first_imgThe property is over 9,000sq m. The parking bay has the potential to be converted into a granny flat. There are many spots to put your feet up. More from newsFor under $10m you can buy a luxurious home with a two-lane bowling alley5 Apr 2017Military and railway history come together on bush block24 Apr 2019The tennis court has floodlights.The 9,000sq m block (over two acres) just over half an hour from the Brisbane CBD was like a private country club, complete with just about everything you could desire from a steam room that can take a dozen people at once, to a heated pool, floodlit tennis court, full theatre room and massive car parking for nine.Agent Brett Crompton of Ray White — Samford, who sold the home with Angela Galvin, said locals were driving the market in the area at the moment.“It was a local buyer. I believe the attraction was the size of the bedrooms, accessibility of separate living areas, car accommodation and the position.” Wonder if the chef will give cooking lessons? The home is understated but bursting with fun activities.center_img Way to stay in for the night.Another property sold in the same estate also went to Brisbane buyers.“Those higher end properties are attracting local, Brisbane-based buyers, but as time progresses we will see more Sydney and Melbourne interest.”He said the Spring season was “absolutely fantastic” at the moment. “The market’s strong, we have a good range of quality buyers and properties entering the marketplace have great value.”Samford Valley is considered a high demand market, with 711 visits per property compared to the Queensland average of 307. Perfect spot to entertain friends and family. 12 Sovereign Way, Samford Valley Qld 4520. Picture: SPRAWLING Brisbane home that has so much room you can have your own footy field has sold for twice the median price of its neighbourhood.The five bedroom home at 12 Sovereign Way, Samford Valley, which recently sold for $2.05 million has features that blow other Brisbane properties out of the water. It has its own gym with special flooring.last_img read more

Brisbane to become best performing capital city housing market in five years, analyst tips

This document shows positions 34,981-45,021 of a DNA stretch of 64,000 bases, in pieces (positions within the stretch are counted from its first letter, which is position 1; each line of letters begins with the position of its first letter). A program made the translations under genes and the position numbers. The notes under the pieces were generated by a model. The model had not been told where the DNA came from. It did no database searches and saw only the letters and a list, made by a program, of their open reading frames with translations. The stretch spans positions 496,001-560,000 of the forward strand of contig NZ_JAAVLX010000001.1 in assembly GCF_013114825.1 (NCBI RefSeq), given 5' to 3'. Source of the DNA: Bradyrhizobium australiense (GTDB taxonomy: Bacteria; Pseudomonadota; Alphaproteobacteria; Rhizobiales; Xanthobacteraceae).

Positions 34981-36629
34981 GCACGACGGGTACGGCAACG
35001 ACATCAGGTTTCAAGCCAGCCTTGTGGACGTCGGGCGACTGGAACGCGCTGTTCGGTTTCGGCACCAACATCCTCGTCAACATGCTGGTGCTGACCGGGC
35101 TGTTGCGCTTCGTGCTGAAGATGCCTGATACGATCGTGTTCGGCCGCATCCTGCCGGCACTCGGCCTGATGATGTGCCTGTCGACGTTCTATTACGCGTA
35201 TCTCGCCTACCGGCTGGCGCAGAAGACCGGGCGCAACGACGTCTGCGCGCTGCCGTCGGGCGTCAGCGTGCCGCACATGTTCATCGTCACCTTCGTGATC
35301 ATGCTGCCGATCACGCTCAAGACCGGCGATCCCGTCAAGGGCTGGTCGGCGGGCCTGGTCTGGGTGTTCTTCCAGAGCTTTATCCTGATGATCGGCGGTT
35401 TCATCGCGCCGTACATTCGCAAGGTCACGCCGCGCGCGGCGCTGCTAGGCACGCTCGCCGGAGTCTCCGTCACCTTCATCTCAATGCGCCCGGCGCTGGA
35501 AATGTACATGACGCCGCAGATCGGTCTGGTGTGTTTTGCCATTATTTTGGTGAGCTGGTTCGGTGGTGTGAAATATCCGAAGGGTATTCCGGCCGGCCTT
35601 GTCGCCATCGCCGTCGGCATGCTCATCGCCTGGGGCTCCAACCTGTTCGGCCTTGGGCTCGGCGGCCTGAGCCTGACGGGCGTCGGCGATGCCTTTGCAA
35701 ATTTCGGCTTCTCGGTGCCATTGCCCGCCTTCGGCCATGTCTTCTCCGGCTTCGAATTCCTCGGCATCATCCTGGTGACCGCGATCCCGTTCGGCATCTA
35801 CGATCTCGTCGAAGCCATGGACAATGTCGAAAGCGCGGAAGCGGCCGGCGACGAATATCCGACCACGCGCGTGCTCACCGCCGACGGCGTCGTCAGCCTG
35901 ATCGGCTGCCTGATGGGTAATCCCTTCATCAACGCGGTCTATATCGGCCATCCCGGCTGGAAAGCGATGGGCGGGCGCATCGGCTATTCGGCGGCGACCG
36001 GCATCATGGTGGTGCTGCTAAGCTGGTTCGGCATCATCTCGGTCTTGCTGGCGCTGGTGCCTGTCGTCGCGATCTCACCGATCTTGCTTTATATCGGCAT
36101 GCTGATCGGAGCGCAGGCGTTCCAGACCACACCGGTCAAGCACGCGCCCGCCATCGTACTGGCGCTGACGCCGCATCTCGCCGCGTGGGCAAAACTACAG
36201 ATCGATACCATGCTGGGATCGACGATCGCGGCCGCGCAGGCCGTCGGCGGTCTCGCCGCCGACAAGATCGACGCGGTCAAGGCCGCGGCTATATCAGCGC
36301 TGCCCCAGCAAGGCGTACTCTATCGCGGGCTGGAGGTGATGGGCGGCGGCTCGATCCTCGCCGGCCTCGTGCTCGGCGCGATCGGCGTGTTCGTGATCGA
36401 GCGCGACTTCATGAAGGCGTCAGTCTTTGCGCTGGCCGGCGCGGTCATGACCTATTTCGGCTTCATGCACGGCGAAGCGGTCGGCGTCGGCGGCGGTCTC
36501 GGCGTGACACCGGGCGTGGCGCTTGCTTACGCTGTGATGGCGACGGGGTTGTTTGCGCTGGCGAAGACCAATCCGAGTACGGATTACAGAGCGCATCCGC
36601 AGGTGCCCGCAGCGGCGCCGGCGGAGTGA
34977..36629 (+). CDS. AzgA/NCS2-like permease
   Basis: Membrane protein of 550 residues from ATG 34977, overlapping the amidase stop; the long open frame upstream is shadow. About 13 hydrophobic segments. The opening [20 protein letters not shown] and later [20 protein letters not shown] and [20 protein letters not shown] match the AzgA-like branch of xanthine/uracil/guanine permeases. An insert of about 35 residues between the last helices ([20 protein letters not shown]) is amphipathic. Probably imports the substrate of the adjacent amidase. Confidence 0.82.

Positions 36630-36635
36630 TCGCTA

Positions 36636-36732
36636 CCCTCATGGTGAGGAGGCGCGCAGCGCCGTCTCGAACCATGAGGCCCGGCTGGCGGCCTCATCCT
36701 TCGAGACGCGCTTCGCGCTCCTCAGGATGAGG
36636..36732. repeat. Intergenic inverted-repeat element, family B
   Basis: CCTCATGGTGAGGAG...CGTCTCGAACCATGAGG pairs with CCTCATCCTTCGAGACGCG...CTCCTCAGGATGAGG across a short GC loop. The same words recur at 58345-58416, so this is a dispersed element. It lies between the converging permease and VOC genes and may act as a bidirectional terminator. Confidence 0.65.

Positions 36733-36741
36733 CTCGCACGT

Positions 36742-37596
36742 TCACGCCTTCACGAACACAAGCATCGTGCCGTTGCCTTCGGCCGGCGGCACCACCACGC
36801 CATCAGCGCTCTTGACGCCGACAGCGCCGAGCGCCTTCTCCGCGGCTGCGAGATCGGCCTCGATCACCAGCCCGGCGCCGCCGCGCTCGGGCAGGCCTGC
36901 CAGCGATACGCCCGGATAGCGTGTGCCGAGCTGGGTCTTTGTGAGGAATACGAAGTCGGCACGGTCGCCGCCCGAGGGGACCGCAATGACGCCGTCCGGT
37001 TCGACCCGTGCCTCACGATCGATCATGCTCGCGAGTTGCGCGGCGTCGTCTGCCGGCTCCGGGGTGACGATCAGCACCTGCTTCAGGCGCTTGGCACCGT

first_imgAn analyst has predicted Brisbane could have the best performing capital city housing market in five years. Image: AAP/Claudia Baxter.BRISBANE is well placed to take over as the nation’s best performing capital city housing market in the next five years, a leading property analyst has predicted.But while the city looks set to benefit from better housing market conditions, don’t expect house prices to reach the giddy heights they have in Sydney and Melbourne.CoreLogic’s head of research and analytics, Tim Lawless, believes Brisbane’s property market could be a quiet achiever.GET THE LATEST REAL ESTATE NEWS DIRECT TO YOUR INBOX HEREHome values across the city have risen at an annual rate of 1.2 per cent in the past decade — half the pace of inflation and dramatically lower than Sydney or Melbourne where annual gains have averaged 6.3 per cent and 5.9 per cent, respectively, over the same period.CoreLogic head of research and analytics Tim Lawless.Mr Lawless believes the relative gap in pricing between Australia’s largest cities is likely to be one of the factors that attracts housing demand to Brisbane, as well as its affordability.“At the end of November 2017, Sydney house values were 102 per cent higher than Brisbane’s and Melbourne values were 57 per cent higher,” he wrote recently.“Based on median household incomes, Sydney households are earning only 12.9 per cent more than households in Brisbane and incomes across Melbourne are actually 0.7 per cent lower than Brisbane’s.“This is also visible from more formal affordability measures such as the dwelling price to income ratio and the proportion of household income required to service a mortgage.”1928 QUEENSLANDER SOLD FOR $510KLUXURY IN THE BUSHGIDDY UP FOR AUCTIONMore from newsParks and wildlife the new lust-haves post coronavirus21 hours agoNoosa’s best beachfront penthouse is about to hit the market21 hours agoHouses in the Brisbane suburb of Paddington. Photographer: Liam Kidston.In Sydney, the average house costs 9.1 times the average income, while in Brisbane, it only costs 5.9 times the average income.“Similarly, the proportion of gross annual household income required to service an 80 per cent LVR mortgage is now 48.4 per cent in Sydney compared with 39.9 per cent in Melbourne and 31.7 per cent in Brisbane,” Mr Lawless said.“Importantly, there are a variety of economic and demographic factors that are likely to support improving market conditions across Brisbane including economic and demographic trends as well as a worsening performance across the larger cities of Sydney and Melbourne which will provide a lower relative benchmark for Brisbane.”Among those factors is population growth, with overseas and interstate migration to southeast Queensland ramping up.Brisbane’s housing market is tipped to outperform in the next five years.Net interstate migration to Queensland is now the highest of any state, outpacing Victoria for the first time since June 2013.“Higher migration rates implies more demand for housing which should help to support an improvement in capital gains,” Mr Lawless said.He noted the state’s employment market was also improving.Jobs growth in Queensland is currently the fastest of any state or territory, with 113,000 jobs created over the past year.“Jobs are an essential component of a healthy housing market and a strong labour force has been a key missing ingredient from the Brisbane housing market up until recently,” Mr Lawless said.“The improved jobs sector, together with high rates of migration and an affordable mix of housing is a solid recipe for stronger housing market conditions.”But he warned that headwinds such as tighter lending conditions, an oversupplied unit market and higher household debt could prevent a surge in housing values.last_img read more